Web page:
Civil Engineering ETDs

Publication Date



Within the last ten years a considerable amount of research has been conducted to determine the behavior of reinforced concrete deep

structures. The major portion of this recent research has been devoted to deep beams. The results have shown a marked difference in the behavior of deep beams as compared to beams of “normal” proportions. In

this context the word "deep" implies a small span-to-depth ratio. There is not a clear-cut distinction between a "normal-depth" and a deep struc­ture; however, span-to-depth ratios less than ten would suggest deep structures. The difference in behavior between deep beams and normal depth beams would imply there may also exist a corresponding difference in the behavior between deep and normal-depth slabs. One apparent area of deviation in slab behavior may be in the mode of failure. The design of conventional reinforced concrete two-way slabs is normally controlled by its flexural behavior. The shear strength is usually not the governing factor since two-way slabs provide a large perimeter to resist the shear force. As the span-to-depth ratio of a slab decreases, both the flexural and the shear capacities increase. However, the shear strength increases inversely as the first power of span-to-depth (L/d) ratio, whereas, the flexural strength increases inversely as the square of the (L/d) ratio. Therefore it is conceivable that the shear strength of a deep slab could control its design. But, the behavior in shear of reinforced concrete members has not been well understood, therefore limiting the amount of published literature in the area of shear strength of two-way slabs. ultimate strength methods for the design of two-way slabs have been employed increasingly in the last twenty years. However, these methods, such as the yield-line theory, preclude the possibility of a shear failure preceding a flexural failure, increasing the necessity to understand the behavior of deep reinforced concrete two-way slabs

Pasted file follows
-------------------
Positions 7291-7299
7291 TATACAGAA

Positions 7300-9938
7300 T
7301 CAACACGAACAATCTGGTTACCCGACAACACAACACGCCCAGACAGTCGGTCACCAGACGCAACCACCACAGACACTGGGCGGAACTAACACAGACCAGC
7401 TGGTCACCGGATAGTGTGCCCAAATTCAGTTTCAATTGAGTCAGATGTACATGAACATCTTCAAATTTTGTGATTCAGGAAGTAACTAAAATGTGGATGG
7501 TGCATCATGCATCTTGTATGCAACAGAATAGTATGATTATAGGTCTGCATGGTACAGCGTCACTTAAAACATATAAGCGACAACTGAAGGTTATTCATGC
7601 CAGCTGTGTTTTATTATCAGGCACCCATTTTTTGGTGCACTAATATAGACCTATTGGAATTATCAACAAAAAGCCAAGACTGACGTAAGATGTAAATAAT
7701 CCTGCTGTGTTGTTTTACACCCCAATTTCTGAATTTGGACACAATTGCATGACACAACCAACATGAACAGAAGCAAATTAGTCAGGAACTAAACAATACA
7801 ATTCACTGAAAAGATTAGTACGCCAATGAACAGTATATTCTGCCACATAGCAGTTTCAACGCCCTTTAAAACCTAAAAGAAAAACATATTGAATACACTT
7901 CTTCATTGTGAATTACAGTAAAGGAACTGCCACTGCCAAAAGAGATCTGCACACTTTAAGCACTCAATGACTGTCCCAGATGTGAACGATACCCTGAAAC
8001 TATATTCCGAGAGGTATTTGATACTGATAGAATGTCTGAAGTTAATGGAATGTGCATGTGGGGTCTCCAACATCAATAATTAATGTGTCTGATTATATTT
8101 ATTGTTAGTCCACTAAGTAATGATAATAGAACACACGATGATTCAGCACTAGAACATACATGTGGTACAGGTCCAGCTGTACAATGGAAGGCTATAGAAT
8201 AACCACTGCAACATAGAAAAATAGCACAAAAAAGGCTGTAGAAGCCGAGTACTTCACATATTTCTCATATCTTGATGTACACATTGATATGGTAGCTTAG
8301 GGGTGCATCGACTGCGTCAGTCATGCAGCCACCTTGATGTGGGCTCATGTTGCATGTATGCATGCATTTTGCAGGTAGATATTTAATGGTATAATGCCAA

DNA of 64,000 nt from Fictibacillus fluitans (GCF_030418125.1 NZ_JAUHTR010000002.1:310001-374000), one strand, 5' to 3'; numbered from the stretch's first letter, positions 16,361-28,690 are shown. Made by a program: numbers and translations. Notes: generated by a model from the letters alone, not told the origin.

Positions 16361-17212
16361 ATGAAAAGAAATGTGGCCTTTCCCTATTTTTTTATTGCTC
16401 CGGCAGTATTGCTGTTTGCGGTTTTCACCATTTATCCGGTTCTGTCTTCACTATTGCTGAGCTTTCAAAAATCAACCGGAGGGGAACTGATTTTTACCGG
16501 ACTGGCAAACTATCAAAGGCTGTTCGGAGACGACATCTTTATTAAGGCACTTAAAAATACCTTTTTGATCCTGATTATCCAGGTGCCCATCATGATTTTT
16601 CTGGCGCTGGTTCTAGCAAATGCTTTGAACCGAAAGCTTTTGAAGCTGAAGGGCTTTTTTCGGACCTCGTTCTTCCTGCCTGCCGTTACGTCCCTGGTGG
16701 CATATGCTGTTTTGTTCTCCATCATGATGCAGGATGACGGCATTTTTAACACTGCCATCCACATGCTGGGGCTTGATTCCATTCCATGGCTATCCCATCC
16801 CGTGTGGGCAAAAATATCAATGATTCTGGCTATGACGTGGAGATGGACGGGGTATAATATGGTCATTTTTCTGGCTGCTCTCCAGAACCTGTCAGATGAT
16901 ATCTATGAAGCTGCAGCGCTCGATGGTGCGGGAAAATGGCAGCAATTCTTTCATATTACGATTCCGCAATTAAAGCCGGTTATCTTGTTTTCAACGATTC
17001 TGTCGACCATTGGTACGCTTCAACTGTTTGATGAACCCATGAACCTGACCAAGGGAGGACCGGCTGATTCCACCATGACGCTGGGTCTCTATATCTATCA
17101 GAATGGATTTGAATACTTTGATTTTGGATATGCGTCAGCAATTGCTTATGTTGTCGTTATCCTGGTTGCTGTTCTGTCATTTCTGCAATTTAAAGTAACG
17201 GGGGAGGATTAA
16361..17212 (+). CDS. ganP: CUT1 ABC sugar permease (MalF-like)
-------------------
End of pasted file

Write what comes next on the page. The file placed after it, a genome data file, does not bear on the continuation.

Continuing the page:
Document Type




Degree Name

Civil Engineering

Level of Degree


Department Name

Civil Engineering

First Committee Member (Chair)

E. J. Rhomberg

Second Committee Member

Roy Linton Johnson

Third Committee Member

Cornie Leonard Hulsbos

Fourth Committee Member